It is evident that options are attractive to sellers in that capital requirements are minimal, and to buyers because costs are usually somewhat lower than purchasing a futures contract outright since the premium and initial broker's fees should run less than the margin requirements of the underlying contract, and investors can limit their potential losses. Owing to the ease of market entry, however, fly-by-night organizations are often attracted.

The potential for abuse in the field of option trading created a great deal of pressure for legislation outlawing fraudulent dealings in commodity options. The Commodity Exchange Act, passed in 1936, banned option trading in all domestic commodities within its scope. International commodities, such as those traded on the London exchanges, were not covered, however. In 1974 Congress responded by passing the Commodity Futures Trading Commission Act, which created the C.F.T.C. as an independent regulatory body paralleling the Securities and Exchange Commission and broadened the coverage of the 1936 Act. The 1974 Act amended Section 6c(b) to provide that the C.F.T.C. should have broad authority to regulate, through its rule-making powers, commodity options transactions.[4] Pursuant thereto, the C.F.T.C. adopted Rule 32.9, which states that:

 
"It shall be unlawful for any person directly or indirectly
 
(a) To cheat or defraud or attempt to cheat or defraud any other person;
 
(b) To make or cause to be made to any other person any false report or statement thereof or cause to be entered for any person any false record thereof;
 
(c) To deceive or attempt to deceive any other person by any means whatsoever;
 
in or in connection with an offer to enter into, the entry into, or the confirmation of the execution of, any commodity option transaction." 17 CFR § 32.9.

Plaintiffs allege that this provision has been violated by defendants. I conclude that the affidavits, exhibits, and testimony produced by plaintiffs clearly show that "the defendants purposefully engaged in the sort of continuous, concerted fraudulent practices that lie at the core of the prohibitions contained in Rule 32.9." Commodity Futures Trading Comm'n v. Crown Colony Commodity Options, Ltd., 434 F. Supp. 911, 914-15 (S.D.N.Y.1977).

 
I. FINDINGS OF FACT.

It is charged by plaintiffs that Lloyd, Carr has engaged in a high-pressure "boiler room" sales campaign in its efforts to sell commodity options.[5] The supporting evidence *350 creates a picture of an operation that has no place in an industry where "it is essential . . . that the highest ethical standards prevail . . .."[6] Defendants have responded by asserting that no "boiler room" exists since Lloyd, Carr rents space in fashionable buildings and conducts its business in well-appointed offices. They have not denied that they offer options "in large volume by means of an intensive selling campaign through numerous salesmen by telephone" without regard to the suitability to the needs of the customer. See note 5, supra. All that really appears to have happened is that the boiler room has been moved to the executive suite.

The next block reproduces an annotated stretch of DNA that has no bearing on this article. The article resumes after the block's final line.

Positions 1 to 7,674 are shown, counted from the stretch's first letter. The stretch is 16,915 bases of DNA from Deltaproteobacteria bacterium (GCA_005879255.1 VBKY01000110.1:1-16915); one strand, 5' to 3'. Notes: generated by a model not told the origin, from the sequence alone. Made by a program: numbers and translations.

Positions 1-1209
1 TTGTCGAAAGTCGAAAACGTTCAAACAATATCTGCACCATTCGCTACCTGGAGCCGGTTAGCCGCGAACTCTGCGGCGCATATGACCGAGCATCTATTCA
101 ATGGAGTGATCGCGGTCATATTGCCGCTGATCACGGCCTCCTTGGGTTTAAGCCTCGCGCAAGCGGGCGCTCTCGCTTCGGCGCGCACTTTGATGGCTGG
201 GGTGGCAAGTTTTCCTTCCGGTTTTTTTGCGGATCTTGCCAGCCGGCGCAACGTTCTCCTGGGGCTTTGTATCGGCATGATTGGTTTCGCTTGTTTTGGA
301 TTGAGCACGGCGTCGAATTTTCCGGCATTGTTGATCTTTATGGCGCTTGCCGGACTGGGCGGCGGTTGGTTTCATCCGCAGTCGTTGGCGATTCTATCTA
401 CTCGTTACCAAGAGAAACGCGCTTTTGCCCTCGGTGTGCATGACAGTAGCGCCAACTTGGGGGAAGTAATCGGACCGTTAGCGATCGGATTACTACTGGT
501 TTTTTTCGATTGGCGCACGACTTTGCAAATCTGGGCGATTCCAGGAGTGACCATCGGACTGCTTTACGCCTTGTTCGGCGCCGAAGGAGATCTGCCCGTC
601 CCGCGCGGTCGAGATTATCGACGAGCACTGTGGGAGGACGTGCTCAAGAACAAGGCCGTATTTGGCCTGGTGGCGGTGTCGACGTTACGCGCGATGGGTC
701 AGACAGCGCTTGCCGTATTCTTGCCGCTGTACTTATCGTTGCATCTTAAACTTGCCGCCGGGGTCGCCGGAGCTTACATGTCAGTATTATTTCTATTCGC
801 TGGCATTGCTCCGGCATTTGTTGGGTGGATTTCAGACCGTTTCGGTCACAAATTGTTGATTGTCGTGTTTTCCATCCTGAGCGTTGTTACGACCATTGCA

The first step in Lloyd, Carr's marketing program is the recruitment of sales personnel. In order to attract salespersons, advertisements soliciting applicants are placed in the daily newspapers in the cities where Lloyd, Carr has, or intends to open, offices. These advertisements state that "almost all [of our sales people] came to us from other industries with neither experience in nor knowledge of commodities as investment vehicle . . .. Income in the upper half of this group, . . ., ranges from $24,000 to $138,000 on an annual basis." The ads also indicate that salespersons receive intensive training. It is clear that Lloyd, Carr sales personnel have no background in the commodity options industry; the ads themselves provide sufficient support for that proposition. It is equally evident from the record before me, however, that despite its representation to the contrary, Lloyd, Carr fails to give salespersons adequate training concerning London commodity options before permitting them to solicit funds from prospective investors for option purchases and to advise investors as to the suitability of such investments.